Schuler said she isn’t perfect and she knows of a healthier lifestyle than she is living now.
“I used to wake up earlier to come in [to the school] and work out,” Schuler said. “But I just wasn’t getting enough sleep, and as much as I preach a healthy lifestyle, I would say I’m not a good example of a healthy lifestyle right now.”
Even with her demanding schedule, Schuler said she aspires to do even more in the future.

“There’s so much I want to do,” Schuler said. “I love learning other languages [and traveling]. So [I want to do] more of that. I also really enjoy music, …so there [are] things I want to finish, and things I don’t have enough time for. I also want to spend more time with the people close to me.”

Teachers’ Secret Lives


Now, it’s easy to look at that article and see the Freudian slips. Actually they are quite obvious and funny if you think about it. The trick is in learning to read between the lines without the benefit of hindsight so you can avoid peril. If we can learn anything from articles like this one, it’s that whenever you listen to a public official of any kind, listen carefully to what they tell you and how they say it. Because you may save yourself a lot of headache if you listen to that little voice that goes off in the back of your head instead of ignoring it out of convenience.

Rich Hoffman

Sex, Murder, Teachers, and the Taxpayer: Ryan Widmer and the Mason Teacher

A Mason assistant principal resigns while Ryan Widmer proceeds through his third murder trail and a Mason Teacher is under police investigation all within Warren County.

While Jennifer Crew testified against Ryan Widmer, Mason’s High School Assistant Principle resigned his position. Read the article below while you listen to the testimony of Jennifer Crew as reported by Bill Cunningham. Click here:

The rest of this story unified in its nature and occurrence in the same county proceeds in this article from the Cincinnati Enquirer, February 2, 2011

MASON – An assistant principal at Mason High School who was recently placed on paid administrative leave has submitted his resignation from the Warren County district.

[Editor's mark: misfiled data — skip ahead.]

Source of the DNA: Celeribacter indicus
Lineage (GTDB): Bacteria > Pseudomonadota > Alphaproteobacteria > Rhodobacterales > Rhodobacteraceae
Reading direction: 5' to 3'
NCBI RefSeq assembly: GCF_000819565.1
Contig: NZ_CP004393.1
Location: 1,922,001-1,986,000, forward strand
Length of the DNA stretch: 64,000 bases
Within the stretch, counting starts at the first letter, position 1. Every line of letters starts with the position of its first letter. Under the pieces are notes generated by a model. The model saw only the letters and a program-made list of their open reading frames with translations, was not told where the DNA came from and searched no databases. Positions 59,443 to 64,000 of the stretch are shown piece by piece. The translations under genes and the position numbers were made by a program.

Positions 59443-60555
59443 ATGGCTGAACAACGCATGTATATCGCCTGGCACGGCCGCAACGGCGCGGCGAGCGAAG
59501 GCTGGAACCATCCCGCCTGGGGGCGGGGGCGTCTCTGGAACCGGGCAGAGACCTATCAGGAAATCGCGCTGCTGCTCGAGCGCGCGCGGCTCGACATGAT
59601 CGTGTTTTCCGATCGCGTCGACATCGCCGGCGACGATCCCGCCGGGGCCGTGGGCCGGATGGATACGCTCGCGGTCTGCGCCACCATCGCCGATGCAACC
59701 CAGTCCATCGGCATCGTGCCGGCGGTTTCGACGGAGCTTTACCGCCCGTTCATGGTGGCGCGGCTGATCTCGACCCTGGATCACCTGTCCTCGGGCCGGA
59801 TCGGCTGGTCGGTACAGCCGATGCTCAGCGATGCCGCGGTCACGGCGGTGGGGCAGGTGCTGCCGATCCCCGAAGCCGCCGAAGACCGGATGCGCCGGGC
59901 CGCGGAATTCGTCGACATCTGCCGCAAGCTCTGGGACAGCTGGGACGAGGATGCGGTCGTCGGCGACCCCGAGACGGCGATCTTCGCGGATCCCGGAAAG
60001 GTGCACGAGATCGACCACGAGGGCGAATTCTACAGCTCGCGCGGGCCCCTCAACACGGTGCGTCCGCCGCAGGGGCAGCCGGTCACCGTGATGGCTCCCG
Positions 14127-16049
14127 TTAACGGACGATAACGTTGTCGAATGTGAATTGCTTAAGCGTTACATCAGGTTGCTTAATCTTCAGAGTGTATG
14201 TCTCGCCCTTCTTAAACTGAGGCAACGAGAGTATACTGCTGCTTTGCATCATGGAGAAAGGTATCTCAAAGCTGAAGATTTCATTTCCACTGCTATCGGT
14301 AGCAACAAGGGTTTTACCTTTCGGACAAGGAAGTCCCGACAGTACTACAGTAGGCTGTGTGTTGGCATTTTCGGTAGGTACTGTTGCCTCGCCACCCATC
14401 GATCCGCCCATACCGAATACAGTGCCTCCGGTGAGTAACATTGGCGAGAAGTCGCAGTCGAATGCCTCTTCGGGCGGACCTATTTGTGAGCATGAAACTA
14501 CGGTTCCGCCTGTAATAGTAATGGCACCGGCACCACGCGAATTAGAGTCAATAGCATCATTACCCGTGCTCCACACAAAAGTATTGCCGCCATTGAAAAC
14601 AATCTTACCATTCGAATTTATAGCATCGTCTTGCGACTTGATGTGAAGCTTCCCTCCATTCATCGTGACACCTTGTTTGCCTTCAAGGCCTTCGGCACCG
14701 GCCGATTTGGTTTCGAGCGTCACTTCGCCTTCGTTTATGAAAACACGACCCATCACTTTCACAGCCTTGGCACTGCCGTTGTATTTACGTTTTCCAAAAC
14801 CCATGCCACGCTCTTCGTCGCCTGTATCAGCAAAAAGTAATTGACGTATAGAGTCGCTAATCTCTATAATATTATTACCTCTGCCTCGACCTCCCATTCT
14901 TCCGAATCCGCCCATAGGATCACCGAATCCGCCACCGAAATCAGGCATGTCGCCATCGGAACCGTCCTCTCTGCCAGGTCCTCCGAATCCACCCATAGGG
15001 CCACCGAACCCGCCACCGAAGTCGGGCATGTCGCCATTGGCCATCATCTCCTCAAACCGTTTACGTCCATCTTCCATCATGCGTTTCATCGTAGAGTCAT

George Coates, a nine-year veteran of Mason Schools who makes $88,000 a year, was placed on leave last week for undisclosed reasons, Mason officials said.

Though Coates’ leave began days after a Mason High School teacher – Stacey Shuler – was also placed on leave and is being investigated by Mason Police for inappropriate e-mails, Coates was not part of that investigation.
Coates cited “personal reasons” with his last day of work being Feb. 28. He was unavailable for comment.

What do the stories of George Coates and the relationship that will be revealed with Stacy Schuler the Physical Education teacher also at the High School have in common with Ryan Widmer? Sex

SEX, SEX, and more Sex!

Listen to Doc Thompson discuss the endemic problem that is rampant all over the country involving teachers that seem enticed by young students. If there is any lesson to be learned, it’s that teachers that we’re paying extraordinary amounts of money cannot seem to overcome their all too human frailties. This issue in Mason is going to be very disappointing as the facts percolate to the surface. Lakota just recently had its own embarrassing scandal in the Ryan Fahrenkemp case involving the FBI and that teacher’s obsession with child pornography. These cases in Mason, and Lakota probably have more to do with why those two districts elected not to attempt another levy until these stories fade from people’s minds.


George Coates, high school assistant principal made $85,311 in 2010 with 20 days vacation, full retirement and Medicare paid. Stacy Schuler, Physical Ed teacher at High School made $58,520.00 in 2010 and worked 185 days. (These numbers from Buckeye Institute website.) Why would these individuals risk these well-paying jobs to indulge in “inappropriate” behavior?